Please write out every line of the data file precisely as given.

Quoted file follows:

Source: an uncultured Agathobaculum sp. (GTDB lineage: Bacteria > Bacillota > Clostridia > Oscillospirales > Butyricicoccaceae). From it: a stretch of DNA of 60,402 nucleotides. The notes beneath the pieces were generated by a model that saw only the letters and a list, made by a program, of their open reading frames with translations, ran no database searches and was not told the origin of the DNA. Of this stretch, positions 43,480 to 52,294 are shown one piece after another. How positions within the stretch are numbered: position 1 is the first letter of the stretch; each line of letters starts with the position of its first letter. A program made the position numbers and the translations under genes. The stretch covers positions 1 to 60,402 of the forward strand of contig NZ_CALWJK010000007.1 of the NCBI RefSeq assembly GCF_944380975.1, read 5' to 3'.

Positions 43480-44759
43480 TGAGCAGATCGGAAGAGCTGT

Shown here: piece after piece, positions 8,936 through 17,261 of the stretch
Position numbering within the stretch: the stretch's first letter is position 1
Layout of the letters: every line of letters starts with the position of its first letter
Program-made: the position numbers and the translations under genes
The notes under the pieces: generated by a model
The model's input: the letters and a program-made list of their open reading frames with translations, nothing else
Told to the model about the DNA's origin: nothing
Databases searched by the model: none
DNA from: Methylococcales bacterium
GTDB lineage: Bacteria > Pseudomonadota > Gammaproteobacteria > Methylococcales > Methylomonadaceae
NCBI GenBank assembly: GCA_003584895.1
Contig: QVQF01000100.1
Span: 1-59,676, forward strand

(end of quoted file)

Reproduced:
Source: an uncultured Agathobaculum sp. (GTDB lineage: Bacteria > Bacillota > Clostridia > Oscillospirales > Butyricicoccaceae). From it: a stretch of DNA of 60,402 nucleotides. The notes beneath the pieces were generated by a model that saw only the letters and a list, made by a program, of their open reading frames with translations, ran no database searches and was not told the origin of the DNA. Of this stretch, positions 43,480 to 52,294 are shown one piece after another. How positions within the stretch are numbered: position 1 is the first letter of the stretch; each line of letters starts with the position of its first letter. A program made the position numbers and the translations under genes. The stretch covers positions 1 to 60,402 of the forward strand of contig NZ_CALWJK010000007.1 of the NCBI RefSeq assembly GCF_944380975.1, read 5' to 3'.

Positions 43480-44759
43480 TGAGCAGATCGGAAGAGCTGT

Shown here: piece after piece, positions 8,936 through 17,261 of the stretch
Position numbering within the stretch: the stretch's first letter is position 1
Layout of the letters: every line of letters starts with the position of its first letter
Program-made: the position numbers and the translations under genes
The notes under the pieces: generated by a model
The model's input: the letters and a program-made list of their open reading frames with translations, nothing else
Told to the model about the DNA's origin: nothing
Databases searched by the model: none
DNA from: Methylococcales bacterium
GTDB lineage: Bacteria > Pseudomonadota > Gammaproteobacteria > Methylococcales > Methylomonadaceae
NCBI GenBank assembly: GCA_003584895.1
Contig: QVQF01000100.1
Span: 1-59,676, forward strand